What nearly sent my stale Danish flying was a ridiculous feature on children's back-to-school lunches. According to the Globe, the latest craze for the medicated and unfulfilled are Bento boxes – the Japanese compartmentalized trays designed to keep your wasabi from creeping up on your sashimi. And visa versa.
All I could think was, Jesus, what next? Kids throw most of their lunch in the garbage anyway, so why kill yourself trying to cover all the food groups in an artful display. Isn't that what Flintstone's vitamins are for? Jack's lucky to get a package of dry Ramen noodles and a can of tonic water most days. Bento boxes? Whoever has enough time to be crafting Super Mario or Hello fucking Kitty! out of sticky rice and organic ham should seek help immediately.
Things are just out of control, what with allergies and everything. A kid in grade two could bring in Daddy's hunting rifle for Show and Tell but, god forbid he should whip out a peanut butter sandwich and point it at somebody. How come nobody was allergic to peanut butter when I was a kid? Huh? We all scarfed back PB&J sandwiches sprinkled with the occasional cigarette ash from our mother's Virginia Slims, and no one fell to the floor gasping for their last breath. My mother whipped our nut-infested lunches together in two seconds flat, so she could head to bridge club and that first Gimlet of the day. By the time we got to school we smelled like chain smokers from riding in the back of the station wagon with the windows rolled up. No asthma in our family.
I recall Jack's first foray into no-nut land. It was Junior Kindergarten. We were living in Toronto, and I won't mention his name, but Spencer was apparently allergic to everything. And by everything, I mean everything. This pale little freak used to run around with his syringes in a little holster, armed and ready, just waiting for a bee or Snickers bar to emerge from the darkness and penetrate his weakened immune system. All year, the 40 other kids in the class had to make allowances for this one little peckerhead's sensitivities. What made matters worse, was the little medical marvel wasn't even nice. He'd hoard the best toys, and cut in line, then start wheezing if someone dared confront him. I sat through the entire, non-denominational, nut-free Christmas pageant hoping the little asshole would fall off the stage.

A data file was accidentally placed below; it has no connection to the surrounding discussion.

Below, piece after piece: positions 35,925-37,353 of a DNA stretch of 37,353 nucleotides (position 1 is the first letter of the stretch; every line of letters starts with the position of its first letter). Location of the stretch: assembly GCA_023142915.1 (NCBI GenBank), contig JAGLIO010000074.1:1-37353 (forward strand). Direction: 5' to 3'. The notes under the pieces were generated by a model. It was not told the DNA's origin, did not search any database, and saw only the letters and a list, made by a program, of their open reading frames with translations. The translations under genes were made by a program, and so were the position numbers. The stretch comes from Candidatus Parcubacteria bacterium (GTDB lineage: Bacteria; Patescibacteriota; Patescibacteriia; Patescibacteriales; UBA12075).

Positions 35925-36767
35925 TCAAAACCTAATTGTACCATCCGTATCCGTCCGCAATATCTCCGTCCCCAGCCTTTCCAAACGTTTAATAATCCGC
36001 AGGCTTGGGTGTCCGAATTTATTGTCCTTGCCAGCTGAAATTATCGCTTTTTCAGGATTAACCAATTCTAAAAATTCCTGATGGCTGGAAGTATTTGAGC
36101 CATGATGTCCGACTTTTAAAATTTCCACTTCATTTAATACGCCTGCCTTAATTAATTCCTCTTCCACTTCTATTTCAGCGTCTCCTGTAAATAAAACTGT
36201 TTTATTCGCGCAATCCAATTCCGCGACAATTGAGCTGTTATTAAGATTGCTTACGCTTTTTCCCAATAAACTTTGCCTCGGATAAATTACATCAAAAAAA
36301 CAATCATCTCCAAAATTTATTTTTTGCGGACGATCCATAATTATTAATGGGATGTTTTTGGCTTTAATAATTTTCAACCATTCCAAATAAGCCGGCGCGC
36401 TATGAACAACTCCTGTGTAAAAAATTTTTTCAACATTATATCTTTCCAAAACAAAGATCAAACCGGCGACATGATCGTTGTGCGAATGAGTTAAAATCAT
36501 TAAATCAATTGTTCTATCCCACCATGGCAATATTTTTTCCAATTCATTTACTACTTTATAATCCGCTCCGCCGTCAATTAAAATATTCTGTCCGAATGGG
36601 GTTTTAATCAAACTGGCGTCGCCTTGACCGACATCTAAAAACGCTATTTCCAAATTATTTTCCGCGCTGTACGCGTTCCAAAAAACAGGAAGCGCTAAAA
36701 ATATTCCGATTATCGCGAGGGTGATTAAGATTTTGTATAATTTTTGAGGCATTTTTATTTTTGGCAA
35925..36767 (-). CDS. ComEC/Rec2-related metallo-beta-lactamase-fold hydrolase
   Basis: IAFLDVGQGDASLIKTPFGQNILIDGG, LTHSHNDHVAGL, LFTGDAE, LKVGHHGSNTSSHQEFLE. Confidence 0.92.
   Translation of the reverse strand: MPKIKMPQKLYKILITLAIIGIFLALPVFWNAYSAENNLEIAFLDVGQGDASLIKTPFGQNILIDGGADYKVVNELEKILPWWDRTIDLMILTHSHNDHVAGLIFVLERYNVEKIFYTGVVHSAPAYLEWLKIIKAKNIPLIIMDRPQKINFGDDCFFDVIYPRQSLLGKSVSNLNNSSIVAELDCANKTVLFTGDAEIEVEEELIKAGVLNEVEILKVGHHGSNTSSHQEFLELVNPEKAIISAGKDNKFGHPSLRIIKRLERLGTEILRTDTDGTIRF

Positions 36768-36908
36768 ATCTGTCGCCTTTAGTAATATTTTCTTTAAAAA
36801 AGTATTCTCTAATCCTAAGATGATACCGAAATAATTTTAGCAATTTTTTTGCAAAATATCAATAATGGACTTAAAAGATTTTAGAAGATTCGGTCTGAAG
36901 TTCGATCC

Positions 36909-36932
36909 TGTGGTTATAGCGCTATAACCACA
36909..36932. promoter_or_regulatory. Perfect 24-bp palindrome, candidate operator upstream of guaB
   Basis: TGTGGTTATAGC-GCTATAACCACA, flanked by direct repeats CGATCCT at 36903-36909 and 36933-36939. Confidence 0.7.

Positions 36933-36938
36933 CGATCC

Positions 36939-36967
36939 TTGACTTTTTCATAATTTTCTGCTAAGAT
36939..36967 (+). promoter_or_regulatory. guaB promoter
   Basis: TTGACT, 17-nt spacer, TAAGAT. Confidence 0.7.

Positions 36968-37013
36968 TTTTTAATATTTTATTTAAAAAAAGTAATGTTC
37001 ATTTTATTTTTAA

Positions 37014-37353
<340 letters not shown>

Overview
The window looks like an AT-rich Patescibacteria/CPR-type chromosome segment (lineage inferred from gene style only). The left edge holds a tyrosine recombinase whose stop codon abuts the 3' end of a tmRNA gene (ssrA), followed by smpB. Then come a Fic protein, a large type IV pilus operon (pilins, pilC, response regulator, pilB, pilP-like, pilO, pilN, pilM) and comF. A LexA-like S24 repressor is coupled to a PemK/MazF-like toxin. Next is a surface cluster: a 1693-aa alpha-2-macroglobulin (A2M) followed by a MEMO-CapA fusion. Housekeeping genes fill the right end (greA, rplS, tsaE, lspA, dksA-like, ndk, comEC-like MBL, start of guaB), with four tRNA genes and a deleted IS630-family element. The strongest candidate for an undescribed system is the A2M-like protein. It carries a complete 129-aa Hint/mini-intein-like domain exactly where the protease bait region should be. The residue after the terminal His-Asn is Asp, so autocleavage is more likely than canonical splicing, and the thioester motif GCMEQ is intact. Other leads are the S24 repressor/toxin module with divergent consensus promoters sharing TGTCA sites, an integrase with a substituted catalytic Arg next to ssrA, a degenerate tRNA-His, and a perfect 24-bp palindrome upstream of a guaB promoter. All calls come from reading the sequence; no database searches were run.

It got so bad, midway through the year, I was tempted to stick an Oh! Henry in Jack's lunch so he could whip it out and test that kid's level of tolerance once and for all. What's the worse thing that could happen – he pees his Osh Kosh B'Gosh? The kid was packin' his life-saving syringe and the teachers were already so petrified they had their fingers on the phone, dialing 911 every time Spencer picked his nose and ate the booger. Imagine the excitement in story time circle if he suddenly puffed up and went all purple, morphing into Barney before he could reach for the Epi pen. How cool would that be?
I say, if your kid is so allergic to nuts, then you should home school the little bastard so the rest of the world can slap some peanut butter on Wonder bread, throw it in a paper sack, and get on with it.
But hey, if you are really so unsatisfied and lying awake at night worrying about your kid's healthy, nutritious and colorful midday meal, I suggest a few Margarita's before you start packing the lunch. It's amazing how creative you can get on tequila. Your little darling will be the most popular kid in class when he whips out the Red Bull, the NSLC wine bag full of cheesies, the stale Halloween candy, and the Tic Tacs, for dessert.
Or, head to Sweet Jane's and pick up a retro tin lunch box. They've got great designs, like Curious George and Star Trek – and you can just scrape last night's leftovers straight in and close it up. Plus, if your kid is being bullied by the dieting fat kid with the Bento box full of star- shaped zucchini slices, you can always teach your child to wind up and flatten anyone within an arm's radius with his new, Muhammad Ali lunch box loaded down with cans of microwaveable Alphagetti.
As for the trendy and over-priced Bento boxes, here's a little recession tip: Head to the grocery store and pick up a couple of TV dinners. Feed the kids, then rinse and save the TV dinner trays. Then, if you really feel the need to separate the baby carrots from the tofu smiley faces from the sticky rice you fashioned into a likeness of yourself just in case your kids missed you during the day, you can – and at a fraction of the price. Plus, if you splurge and get the Hungryman dinners, you can even use that spot where the apple cobbler goes, as an ashtray.
Stay tuned for more handy, back-to-school tips, like faking the need for the Heimlich manoeuvre, so you can get felt up before gym class.
Sweet Jane's is on Doyle Street, conveniently located near the Rare Wine store.